Recently, friend of the Free Press and valued volunteer, Jane Coleman, surprised a group of Free Press reporters with a field trip to the Japanese wood block exhibit at the Chazen Museum of Art. The group of us—including Diamond, Dija, James, Christy, Felicia, Ruthanne, and our editors Taylor and Aarushi—met at the South Towne newsroom where Jane gave us a briefing. Jane explained that Dr. Gene Phillips, professor of Japanese Art, had generously agreed to take us into the “floating world.” He would be acting as a
, or a volunteer guide, for us. Excited, we grabbed our freshly sharpened pencils, notepads, and camera. We piled into two cars and crossed the isthmus.
When we arrived at the Chazen Museum of Art, the first thing we noticed was the glass windows and the skeleton sculpture outside. There, we met Shoko Miyagi, another Free Press volunteer, and Dr. Gene Phillips, in the flesh. Dr. Phillips insisted we call him Gene.
Walking into the exhibit, the dim lights and cold air took us by surprise. Dr. Phillips explained why the environment resembled a haunted house. Because the water-based ink on the wood block came from plants or vegetables, he explained, the pigment changes over time with exposure to light. Therefore, it was best not to use a camera flash or increase the light and speed up the fading process. Because of this, prints are stored at low light and rotated out every 10-15 years, or so, to avoid too much light exposure. We nodded in unison as we moved along to the next part of the exhibit.
Gene explained that each print was created first by carving an image out of wood, and then overlaying that image with ink. Every single image we saw was actually a print of that design on paper. With such intricate patterns, this was a little hard to believe! The great thing about prints is that, unlike paintings, many thousands of copies can be made—making the business very lucrative. This exhibit featured Japanese block prints donated by Edward Burr Van Vleck, a UW-Madison mathematics professor, whose collection is one of the largest in the world, who notably purchased 4,000 prints that had previously been owned by famous Wisconsin architect Frank Lloyd Wright.
While walking through the exhibit, we were dazzled by the magnificent colors, clean lines on landscapes, and the depictions of myth and fantasy spread between different panels of wood block, like comic strips. The woodblock prints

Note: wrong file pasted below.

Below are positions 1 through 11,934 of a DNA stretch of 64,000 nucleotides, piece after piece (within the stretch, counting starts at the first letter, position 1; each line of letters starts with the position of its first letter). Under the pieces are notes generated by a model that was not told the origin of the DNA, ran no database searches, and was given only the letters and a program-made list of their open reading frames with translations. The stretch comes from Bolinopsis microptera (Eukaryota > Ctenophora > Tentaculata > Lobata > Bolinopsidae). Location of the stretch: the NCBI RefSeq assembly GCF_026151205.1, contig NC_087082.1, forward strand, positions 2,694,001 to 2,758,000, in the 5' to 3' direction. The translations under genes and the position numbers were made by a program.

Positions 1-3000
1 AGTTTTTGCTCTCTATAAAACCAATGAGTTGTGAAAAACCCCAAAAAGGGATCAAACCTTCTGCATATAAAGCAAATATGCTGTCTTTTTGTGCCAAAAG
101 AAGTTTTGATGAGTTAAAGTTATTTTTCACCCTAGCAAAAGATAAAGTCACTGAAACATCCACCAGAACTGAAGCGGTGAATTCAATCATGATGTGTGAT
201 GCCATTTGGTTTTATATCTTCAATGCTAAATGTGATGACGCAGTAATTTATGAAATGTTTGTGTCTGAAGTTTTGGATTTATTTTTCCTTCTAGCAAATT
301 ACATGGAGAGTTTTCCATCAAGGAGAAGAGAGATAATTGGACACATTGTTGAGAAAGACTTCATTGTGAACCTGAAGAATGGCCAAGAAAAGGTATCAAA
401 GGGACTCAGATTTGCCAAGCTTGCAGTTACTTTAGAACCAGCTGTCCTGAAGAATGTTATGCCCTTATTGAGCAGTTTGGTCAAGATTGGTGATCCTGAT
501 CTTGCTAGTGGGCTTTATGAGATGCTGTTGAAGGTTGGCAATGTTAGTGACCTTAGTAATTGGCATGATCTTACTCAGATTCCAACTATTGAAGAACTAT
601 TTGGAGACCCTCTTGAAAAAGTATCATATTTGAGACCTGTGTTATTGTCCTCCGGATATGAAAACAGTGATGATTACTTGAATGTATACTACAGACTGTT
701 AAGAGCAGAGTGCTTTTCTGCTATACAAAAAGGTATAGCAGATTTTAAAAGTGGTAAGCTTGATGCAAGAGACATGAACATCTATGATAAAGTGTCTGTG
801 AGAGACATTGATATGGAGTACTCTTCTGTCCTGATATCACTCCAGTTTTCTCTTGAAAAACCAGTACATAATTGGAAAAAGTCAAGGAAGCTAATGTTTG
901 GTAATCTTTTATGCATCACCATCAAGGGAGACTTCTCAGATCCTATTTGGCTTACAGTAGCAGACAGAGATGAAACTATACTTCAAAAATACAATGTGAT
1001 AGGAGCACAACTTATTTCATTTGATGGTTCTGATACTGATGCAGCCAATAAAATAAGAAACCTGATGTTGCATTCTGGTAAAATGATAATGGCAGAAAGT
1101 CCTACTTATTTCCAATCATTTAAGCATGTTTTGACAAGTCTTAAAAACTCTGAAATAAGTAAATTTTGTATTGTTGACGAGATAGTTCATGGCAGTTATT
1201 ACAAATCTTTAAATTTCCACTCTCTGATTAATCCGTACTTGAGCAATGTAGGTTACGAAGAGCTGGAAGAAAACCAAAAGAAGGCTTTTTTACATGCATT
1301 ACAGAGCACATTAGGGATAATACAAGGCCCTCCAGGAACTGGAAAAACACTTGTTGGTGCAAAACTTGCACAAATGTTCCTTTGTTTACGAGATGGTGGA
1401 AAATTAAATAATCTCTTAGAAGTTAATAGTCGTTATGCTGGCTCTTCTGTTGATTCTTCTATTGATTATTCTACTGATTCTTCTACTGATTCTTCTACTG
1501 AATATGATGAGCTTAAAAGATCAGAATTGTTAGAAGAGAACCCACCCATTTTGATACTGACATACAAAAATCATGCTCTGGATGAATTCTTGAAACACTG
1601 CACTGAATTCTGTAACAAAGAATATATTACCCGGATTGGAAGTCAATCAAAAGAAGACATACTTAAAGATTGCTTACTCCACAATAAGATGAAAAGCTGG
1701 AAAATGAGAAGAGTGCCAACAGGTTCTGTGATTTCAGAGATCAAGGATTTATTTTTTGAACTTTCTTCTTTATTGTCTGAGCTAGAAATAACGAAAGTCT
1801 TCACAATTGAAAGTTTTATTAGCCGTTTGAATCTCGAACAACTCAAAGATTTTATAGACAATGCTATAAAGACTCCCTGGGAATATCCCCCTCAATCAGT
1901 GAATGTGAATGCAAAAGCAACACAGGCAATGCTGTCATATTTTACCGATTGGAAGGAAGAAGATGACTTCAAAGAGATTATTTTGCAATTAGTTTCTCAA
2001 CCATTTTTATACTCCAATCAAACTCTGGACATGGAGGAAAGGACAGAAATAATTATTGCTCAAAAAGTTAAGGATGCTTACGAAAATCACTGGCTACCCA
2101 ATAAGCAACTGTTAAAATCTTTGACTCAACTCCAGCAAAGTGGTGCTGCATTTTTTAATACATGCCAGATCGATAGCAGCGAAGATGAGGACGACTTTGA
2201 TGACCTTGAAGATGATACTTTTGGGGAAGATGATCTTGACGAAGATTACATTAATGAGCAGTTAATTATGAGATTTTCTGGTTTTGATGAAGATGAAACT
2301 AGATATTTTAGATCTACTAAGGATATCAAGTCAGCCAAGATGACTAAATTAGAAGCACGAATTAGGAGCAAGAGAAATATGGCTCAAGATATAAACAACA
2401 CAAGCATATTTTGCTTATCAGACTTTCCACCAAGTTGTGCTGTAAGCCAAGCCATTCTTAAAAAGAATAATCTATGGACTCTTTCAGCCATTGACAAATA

--meaning “pictures of the floating world”— depicted beautiful landscapes, scenes from the Kabuki theater, high-class courtesans, and everyday city life from the Edo time period (1603-1868). The floating world was meant to express the impermanence of life. During this time period, Japan was ruled by shoguns at Edo, and virtually isolated from the rest of the world.
Despite the dreamy side of Ukiyo-e, the exhibit also had its more
, eerie or dark, elements. There were also a few pieces that marked the influence of Western civilization. By the late 19th century, Japan had interacted with the majority of Europe, and the interactions resulted in the gaining of the color Prussian blue, found in many works during that time period. It's really interesting to see the changes in society through the art work as the subjects and style of the work changed along with Japanese culture, while the design and media remained similar.
The journey to the “floating world” at the Chazen Museum of Art was a fun, memorable experience. We had the opportunity to meet a professor who gave us valuable information about Japanese art and culture while we toured the decades and saw the magnificent pieces of art. As we left, we admired the more modern works, some of them with even more western elements, the late 20th century. We would encourage anyone and everyone to attend this free exhibit at the Chazen Museum, which will continue through August 14th. We couldn’t get the images of the floating world out of our heads as we chatted about the exhibit on the way home, while zooming along the beltline. The sky was almost a Prussian blue.